Port continues to seek a path to enable conversion of OYO hotel to affordable housing

FAA restrictions continue to challenge local parties


The Port of Olympia commissioners expressed willingness to collaborate with the Regional Housing Council (RHC), directing Port Executive Director Sam Gibboney to reach out to discuss the Housing Authority’s plan to purchase the former OYO Hotel building.

The building is located in Tumwater, on Port of Olympia property that is controlled by Federal Aviation Administration (FAA) rules. The RHC is an interlocal commission established by the county and Lacey, Olympia, Tumwater and Yelm. The Housing Authority of Thurston County is a division of the county and owns some housing and operates programs to assist low-income renters. 

During the commission’s meeting last night, Commissioner Amy Evans Harding recalled they previously requested the staff to investigate what it would take for the FAA grant a waiver that would allow the hotel to be used as a full-time residential building. She said a report was completed, and they can use the information for RHC to consider the property as an alternative to meet the community's housing needs.

"The barrier for us to demonstrate the financial requirements seems rather high," Evans Harding said. "But if we quantify what that cost and time would be, then we could get some insight from our partners on whether this is the best path forward. Then, we would need to decide where to go from there."

The report that Evans Harding mentioned has not yet been released to the public.

Evans Harding said getting some context as to what other initiatives RHC are working on might help them understand whether they would pursue the plan to use the OYO Hotel for permanent housing.

Evans Harding said reaching out to RHC and discussing a potential collaboration would give them a better understanding of the potential costs and timeline. "We would have to decide based on the feedback that we got from them."

"I agree that collaboration with RHC would most likely be a benefit. Collaborating with RHC…we can at least be a part of the solution," Commissioner Bob Iyall said.

Earlier, the Port of Olympia commission expressed its intention to explore the specific work further to see a lift of FAA restrictions.

According to the Port's website, the property was originally acquired for airport purposes under the Federal Surplus Property Act. Because of this, the property isn't allowed for long-term residential use.

In May 2021, the Port requested the FAA to terminate the deed restrictions for the properties on which the OYO and Comfort Inn hotels reside.

The Port announced its plan to enable the sale of the hotel. The Thurston County Housing Authority has expressed interest in purchasing the hotel to convert it into permanent supportive housing.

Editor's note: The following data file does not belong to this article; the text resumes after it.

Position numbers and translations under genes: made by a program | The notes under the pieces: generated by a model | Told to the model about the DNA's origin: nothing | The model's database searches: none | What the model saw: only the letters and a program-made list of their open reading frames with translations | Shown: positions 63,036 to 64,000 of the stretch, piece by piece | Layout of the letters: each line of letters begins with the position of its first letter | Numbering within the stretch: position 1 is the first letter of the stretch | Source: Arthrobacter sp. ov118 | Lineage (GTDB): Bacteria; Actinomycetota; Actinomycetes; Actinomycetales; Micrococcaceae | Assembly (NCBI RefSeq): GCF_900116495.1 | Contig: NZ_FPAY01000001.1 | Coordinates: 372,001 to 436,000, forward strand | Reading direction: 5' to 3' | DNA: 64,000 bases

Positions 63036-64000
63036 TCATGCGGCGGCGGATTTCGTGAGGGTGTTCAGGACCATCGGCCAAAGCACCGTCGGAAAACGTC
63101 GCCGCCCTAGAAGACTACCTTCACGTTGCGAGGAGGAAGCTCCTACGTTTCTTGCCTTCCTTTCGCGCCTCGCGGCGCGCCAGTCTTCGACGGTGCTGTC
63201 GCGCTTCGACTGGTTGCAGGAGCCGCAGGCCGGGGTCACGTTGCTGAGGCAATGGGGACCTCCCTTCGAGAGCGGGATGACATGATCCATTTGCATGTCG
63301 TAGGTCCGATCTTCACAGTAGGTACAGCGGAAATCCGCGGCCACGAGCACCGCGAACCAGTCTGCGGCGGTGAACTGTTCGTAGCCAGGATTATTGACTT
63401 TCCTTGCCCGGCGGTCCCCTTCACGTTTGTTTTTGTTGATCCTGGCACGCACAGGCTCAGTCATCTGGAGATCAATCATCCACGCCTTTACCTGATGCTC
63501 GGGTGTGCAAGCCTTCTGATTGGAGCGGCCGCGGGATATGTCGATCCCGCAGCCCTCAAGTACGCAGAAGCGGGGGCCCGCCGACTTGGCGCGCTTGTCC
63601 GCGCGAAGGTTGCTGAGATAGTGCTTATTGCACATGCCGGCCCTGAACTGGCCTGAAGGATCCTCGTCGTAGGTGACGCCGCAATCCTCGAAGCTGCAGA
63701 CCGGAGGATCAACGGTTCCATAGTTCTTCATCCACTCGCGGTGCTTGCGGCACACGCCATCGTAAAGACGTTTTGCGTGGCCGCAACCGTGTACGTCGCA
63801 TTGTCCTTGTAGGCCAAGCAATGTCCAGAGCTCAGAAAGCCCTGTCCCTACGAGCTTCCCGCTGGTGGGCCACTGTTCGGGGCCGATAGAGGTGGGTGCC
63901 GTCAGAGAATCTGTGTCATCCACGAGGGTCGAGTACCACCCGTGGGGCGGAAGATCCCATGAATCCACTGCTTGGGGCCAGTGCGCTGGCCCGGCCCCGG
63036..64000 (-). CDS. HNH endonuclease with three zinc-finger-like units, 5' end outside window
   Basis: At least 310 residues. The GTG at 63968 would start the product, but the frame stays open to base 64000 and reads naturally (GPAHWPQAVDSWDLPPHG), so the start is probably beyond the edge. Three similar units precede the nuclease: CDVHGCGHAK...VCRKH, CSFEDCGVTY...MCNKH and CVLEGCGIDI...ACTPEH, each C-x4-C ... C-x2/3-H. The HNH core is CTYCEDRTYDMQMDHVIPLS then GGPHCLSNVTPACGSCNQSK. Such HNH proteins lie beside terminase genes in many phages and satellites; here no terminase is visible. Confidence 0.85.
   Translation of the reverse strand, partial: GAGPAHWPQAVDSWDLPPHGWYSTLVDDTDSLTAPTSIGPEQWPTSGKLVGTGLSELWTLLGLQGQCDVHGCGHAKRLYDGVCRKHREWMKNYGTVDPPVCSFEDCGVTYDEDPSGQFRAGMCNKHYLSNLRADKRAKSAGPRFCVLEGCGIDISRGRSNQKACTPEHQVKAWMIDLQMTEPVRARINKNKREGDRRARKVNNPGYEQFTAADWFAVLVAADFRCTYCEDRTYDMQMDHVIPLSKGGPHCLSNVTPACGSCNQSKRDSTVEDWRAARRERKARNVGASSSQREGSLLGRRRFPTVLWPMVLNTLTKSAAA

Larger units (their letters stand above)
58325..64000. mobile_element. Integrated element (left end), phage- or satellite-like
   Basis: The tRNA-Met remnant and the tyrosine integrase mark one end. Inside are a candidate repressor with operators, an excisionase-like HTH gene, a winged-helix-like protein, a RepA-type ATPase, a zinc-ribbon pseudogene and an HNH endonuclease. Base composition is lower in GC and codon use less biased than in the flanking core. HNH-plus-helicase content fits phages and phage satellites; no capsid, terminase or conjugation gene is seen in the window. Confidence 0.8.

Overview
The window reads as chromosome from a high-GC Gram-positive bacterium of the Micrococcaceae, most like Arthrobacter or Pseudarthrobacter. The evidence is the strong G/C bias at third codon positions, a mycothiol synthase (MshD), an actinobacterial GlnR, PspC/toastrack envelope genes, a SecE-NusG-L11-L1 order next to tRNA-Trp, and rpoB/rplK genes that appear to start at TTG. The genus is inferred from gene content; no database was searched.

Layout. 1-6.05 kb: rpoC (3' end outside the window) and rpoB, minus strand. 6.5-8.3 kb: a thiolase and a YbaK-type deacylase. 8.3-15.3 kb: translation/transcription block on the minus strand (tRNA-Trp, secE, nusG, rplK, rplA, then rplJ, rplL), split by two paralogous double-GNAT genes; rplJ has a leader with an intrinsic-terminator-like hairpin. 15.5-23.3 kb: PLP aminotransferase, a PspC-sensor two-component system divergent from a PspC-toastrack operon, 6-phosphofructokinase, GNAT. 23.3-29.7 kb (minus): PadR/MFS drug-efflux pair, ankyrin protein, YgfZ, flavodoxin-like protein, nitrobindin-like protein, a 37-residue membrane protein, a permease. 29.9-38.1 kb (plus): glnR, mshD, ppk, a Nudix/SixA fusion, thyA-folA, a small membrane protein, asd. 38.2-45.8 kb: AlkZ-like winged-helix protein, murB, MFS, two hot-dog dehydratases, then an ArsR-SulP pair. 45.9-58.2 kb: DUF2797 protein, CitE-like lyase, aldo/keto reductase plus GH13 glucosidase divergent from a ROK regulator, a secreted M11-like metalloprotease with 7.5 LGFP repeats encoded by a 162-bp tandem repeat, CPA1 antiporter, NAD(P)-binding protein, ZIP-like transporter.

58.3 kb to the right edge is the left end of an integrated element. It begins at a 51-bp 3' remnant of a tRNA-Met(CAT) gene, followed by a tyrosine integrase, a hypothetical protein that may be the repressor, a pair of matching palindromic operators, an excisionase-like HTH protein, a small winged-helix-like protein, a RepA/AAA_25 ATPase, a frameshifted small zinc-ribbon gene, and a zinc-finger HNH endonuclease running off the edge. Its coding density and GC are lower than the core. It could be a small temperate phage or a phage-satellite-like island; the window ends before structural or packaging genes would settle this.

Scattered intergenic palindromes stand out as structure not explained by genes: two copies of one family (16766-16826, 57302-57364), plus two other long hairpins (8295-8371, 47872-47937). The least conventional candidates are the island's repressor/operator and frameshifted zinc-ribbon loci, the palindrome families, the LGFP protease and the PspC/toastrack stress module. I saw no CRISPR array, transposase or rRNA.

Doublespeak from the FAA and Port

The FAA replied on June 29, 2021, suggesting that the Port should consider releasing the land from being part of the airport, but "a proposal for a total release permitting the sale and disposal of real property acquired for airport purposes under the Surplus Property Act shall not be granted unless it can be clearly shown that the disposal of such property will benefit civil aviation."

Further, the Port’s website reinforces the challenge to the proposed collaboration by stating this: “Only benefits to the airport may be cited as justification for the release, whether tangible or intangible. The non-aviation interest of the sponsor or the local community – such as making land available for economic development – does not constitute an airport benefit that can be considered in justifying a release and disposal.”


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  • jimlazar

    This is an utterly awful location for low-income senior housing.

    It is an entirely auto-dependent location. It is walkable to nowhere. So the residents will save a little on their rent, but have to own a car.

    By contrast, low-income senior residents at SHAG, on North Capitol Way in Olympia, are a fairly easy walk to Thriftway supermarket, and one block from the Intercity Transit bus depot.

    And, the OYO is an older building, with many system deficiencies in plumbing, heating, ventilation, and other components.

    It would be far better for the Housing Authority to "do it right" by building a new building from scratch, designed to be low-income senior housing from the beginning, and located close to a supermarket in Lacey, Olympia, or Tumwater. The construction costs will be higher, but the transportation costs, energy costs, water costs, maintenance costs, and quality of life will be much better.

    It's time to abandon this dumb idea. The Port should drop its efforts to get federal approval, and the Housing Authority should make a smarter decision elsewhere.

    Wednesday, June 29 Report this

  • Miller19

    Yet another attempt by a port to pull some shady deal that doesn’t actually benefit the community.

    Wednesday, June 29 Report this

  • Tractor1

    To put it mildly, the location does suck. Please stop entering into projects that look good but will be a total disaster. Just remember that the Port has zero money -- they have the taxpayers money

    Thursday, June 30 Report this